1. Remove the construction dust.

If your home has carpeting, hire a professional carpet cleaning company that uses only steam-cleaning with certified Green Seal p

Dust. More Dust.

roducts. This ensures the products used in your home are soap-free, non-toxic and hypo-allergenic, and they will release no VOCs or dangerous gases. This is the best method to remove all the construction dust and particulate out of your carpet.

If you are in the San Jose Area, my personal favorite is Talbot’s Steam Cleaning. George is a knowledgeable professional. Find someone like him in your neighborhood.

To remove the construction dust from the uncarpeted floors in your home, my favorite vacuum cleaner is the Dyson Animal D41, which is a bagless vacuum. Another option is to buy yourself a vacuum with a High-Efficiency Particulate Arrestance (HEPA) filter. A HEPA filter will keep the dust from blowing back into the room as you are cleaning.

My Dyson D41 Animal – Beast on wheels!

HEPA filters are not found only in vacuum cleaners—you can also buy them to clean the air within your home.

My Dirty HEPA Unit

Dust will continue to come from everywhere—this is simply a byproduct of all the construction. This dust can stay in our house for weeks and even months if it is not cleaned up.

Turn on the HVAC to push out any dust in the ducts, and be sure the HEPA filter is running to catch the particulate in the air.  Remember to clean your HEPA filter regularly.

Why is it so important to go after the construction dust lurking on your floors and in the air? Allergies and breathing in dust from sheetrock, paint, counter tops, wood, and so on can wreak havoc with your health.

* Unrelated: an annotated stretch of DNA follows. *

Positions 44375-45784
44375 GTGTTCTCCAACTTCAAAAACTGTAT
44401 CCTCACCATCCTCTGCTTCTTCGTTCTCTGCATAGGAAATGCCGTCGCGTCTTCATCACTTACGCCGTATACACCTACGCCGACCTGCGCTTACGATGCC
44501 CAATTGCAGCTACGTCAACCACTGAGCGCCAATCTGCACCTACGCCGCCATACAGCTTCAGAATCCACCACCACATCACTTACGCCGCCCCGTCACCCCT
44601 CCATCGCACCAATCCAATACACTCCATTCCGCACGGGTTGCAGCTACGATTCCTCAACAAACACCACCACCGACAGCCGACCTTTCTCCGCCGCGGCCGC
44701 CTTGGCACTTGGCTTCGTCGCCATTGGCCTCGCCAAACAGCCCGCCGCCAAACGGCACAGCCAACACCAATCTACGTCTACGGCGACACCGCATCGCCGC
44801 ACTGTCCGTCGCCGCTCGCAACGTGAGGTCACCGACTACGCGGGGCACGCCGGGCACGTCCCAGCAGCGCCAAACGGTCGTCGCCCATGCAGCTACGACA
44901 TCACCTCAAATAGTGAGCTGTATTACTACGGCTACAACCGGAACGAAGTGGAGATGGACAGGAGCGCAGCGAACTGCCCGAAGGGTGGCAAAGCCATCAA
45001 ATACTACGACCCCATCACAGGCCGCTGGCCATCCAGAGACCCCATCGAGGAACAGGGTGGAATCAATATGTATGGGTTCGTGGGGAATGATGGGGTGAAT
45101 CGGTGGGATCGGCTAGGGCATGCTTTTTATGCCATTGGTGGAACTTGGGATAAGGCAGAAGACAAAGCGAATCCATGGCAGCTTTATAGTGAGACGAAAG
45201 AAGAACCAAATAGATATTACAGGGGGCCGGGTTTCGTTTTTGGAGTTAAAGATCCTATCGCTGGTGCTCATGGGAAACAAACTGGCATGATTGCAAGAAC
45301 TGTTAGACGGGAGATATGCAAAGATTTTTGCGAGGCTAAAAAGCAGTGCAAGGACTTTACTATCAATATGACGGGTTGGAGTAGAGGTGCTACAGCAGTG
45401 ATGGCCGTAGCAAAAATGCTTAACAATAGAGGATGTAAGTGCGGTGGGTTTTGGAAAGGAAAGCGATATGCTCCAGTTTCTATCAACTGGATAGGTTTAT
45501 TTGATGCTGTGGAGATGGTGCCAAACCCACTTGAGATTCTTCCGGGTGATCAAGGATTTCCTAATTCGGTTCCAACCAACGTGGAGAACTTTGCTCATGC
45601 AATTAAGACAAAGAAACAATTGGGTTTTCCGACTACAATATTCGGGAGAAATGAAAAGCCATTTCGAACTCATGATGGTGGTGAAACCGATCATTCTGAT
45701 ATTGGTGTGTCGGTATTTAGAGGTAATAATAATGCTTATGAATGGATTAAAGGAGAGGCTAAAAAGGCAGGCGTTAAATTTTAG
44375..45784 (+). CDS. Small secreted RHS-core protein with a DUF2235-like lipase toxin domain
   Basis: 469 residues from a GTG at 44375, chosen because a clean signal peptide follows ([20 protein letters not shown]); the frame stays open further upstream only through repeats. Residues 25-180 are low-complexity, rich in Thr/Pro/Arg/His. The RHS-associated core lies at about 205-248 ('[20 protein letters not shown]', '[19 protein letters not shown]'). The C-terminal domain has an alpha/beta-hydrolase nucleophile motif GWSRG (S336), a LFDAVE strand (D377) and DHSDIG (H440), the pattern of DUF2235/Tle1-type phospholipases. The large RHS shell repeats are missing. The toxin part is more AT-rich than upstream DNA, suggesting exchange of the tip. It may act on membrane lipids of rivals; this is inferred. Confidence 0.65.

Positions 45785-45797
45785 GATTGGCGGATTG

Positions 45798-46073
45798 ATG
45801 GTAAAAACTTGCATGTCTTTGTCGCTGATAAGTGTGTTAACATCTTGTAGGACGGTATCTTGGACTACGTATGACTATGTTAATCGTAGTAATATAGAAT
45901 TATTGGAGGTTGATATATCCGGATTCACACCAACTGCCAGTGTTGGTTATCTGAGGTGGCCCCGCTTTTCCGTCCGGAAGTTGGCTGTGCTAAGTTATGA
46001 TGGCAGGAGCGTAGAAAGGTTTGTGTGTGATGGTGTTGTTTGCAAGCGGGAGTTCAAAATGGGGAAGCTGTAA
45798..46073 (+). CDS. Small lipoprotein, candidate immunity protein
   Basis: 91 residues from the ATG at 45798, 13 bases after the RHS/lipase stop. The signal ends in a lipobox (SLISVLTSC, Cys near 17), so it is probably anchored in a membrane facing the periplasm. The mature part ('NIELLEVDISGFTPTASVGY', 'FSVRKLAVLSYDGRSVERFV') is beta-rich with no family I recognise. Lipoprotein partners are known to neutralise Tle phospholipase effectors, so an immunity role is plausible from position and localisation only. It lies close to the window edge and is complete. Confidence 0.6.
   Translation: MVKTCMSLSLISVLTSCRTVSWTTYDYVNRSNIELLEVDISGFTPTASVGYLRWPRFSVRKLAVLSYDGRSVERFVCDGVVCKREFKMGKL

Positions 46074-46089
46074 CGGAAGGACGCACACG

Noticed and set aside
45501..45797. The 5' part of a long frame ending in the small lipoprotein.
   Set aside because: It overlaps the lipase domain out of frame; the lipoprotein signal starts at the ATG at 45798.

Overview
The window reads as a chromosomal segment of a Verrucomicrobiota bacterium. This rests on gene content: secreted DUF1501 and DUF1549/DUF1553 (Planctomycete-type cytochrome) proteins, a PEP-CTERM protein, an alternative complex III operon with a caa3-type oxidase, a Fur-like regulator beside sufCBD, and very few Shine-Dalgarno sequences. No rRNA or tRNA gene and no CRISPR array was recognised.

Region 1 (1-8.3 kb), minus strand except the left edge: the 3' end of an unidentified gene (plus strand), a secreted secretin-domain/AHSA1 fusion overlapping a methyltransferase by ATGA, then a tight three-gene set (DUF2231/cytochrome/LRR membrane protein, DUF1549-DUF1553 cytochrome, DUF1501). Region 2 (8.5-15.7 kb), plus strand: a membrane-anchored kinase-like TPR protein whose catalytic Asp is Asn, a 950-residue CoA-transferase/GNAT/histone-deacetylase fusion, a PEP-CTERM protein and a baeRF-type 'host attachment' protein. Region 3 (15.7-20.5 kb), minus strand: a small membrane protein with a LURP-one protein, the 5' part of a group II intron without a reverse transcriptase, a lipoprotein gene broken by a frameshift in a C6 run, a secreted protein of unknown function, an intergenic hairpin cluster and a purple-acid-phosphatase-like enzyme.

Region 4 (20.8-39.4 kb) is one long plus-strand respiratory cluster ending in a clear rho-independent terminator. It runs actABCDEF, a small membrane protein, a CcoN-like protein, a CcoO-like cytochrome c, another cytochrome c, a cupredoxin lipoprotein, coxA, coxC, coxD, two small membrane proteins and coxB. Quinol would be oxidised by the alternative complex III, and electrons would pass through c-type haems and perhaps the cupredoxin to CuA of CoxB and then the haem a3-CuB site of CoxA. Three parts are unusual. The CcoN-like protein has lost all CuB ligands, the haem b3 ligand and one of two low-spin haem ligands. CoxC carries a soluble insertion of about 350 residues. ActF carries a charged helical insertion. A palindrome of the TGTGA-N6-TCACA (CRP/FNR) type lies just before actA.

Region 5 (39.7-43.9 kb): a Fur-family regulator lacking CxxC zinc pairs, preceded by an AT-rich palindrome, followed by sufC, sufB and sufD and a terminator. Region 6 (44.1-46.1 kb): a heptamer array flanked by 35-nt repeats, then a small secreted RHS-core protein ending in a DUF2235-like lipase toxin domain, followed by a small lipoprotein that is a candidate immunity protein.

Three simple tips can improve the health of you and your family. Flush the pipes out. Open the windows to get the chemical smell out of the house. Get Rid of dust. Try it. Your body will thank you for it. It’s a breath of fresh air.


Santa Clara Project Demolition and Plan Changes


Current Project: 600 Square Foot Addition:


The homeowners recently purchased a 1950’s ranch home with 3 beds 2 baths 1,284 sq ft. in Santa Clara. They wanted to add a Master Suite so they can have 2 master suites available as an additional master suite when their in-laws visit.

  • Add a Master Suite
  • Remodel three bathrooms
  • Remodel Kitchen
  • Add Laundry Room
  • Remove old Roof and replace
  • Paint the entire interior and exterior
  • Match existing Stucco to the new
  • Add exterior ledger stone to the exterior wall
  • Change out existing hardwood floor
  • Add two gas insert fireplaces plus new chimney
  • Change all new doors

Current Design Background:

By the time, I was brought on to the project, the floor plan set already. The owners didn’t want to make any further changes because they had been waiting close to a year to start the project.

Hiring Issue: 

The architect who was referral from several coworkers did not provide a full set of plans which delayed the start of the project.  Before the general contractor could move on, the architect failed to complete energy calculations (Title 24) and pull the permits from the city. He claimed that it was not his responsibility but the general contractors.  This delayed the project about three weeks. In my experience working with architects, it is responsibility for all the plans as well as pulling the permits from the city.

Comment from an Interior Designer I work with:

“We are now seeing cheaper architects are not completing the drawings such as plumbing and HVAC and the Title 24 Home Energy Calculations.”

Old Floor Plan:

Existing Floor Plan

Continue reading Santa Clara Project Demolition and Plan Changes

Myth: Great Hope My Remodel will Cost Less

Continue reading Myth: Great Hope My Remodel will Cost Less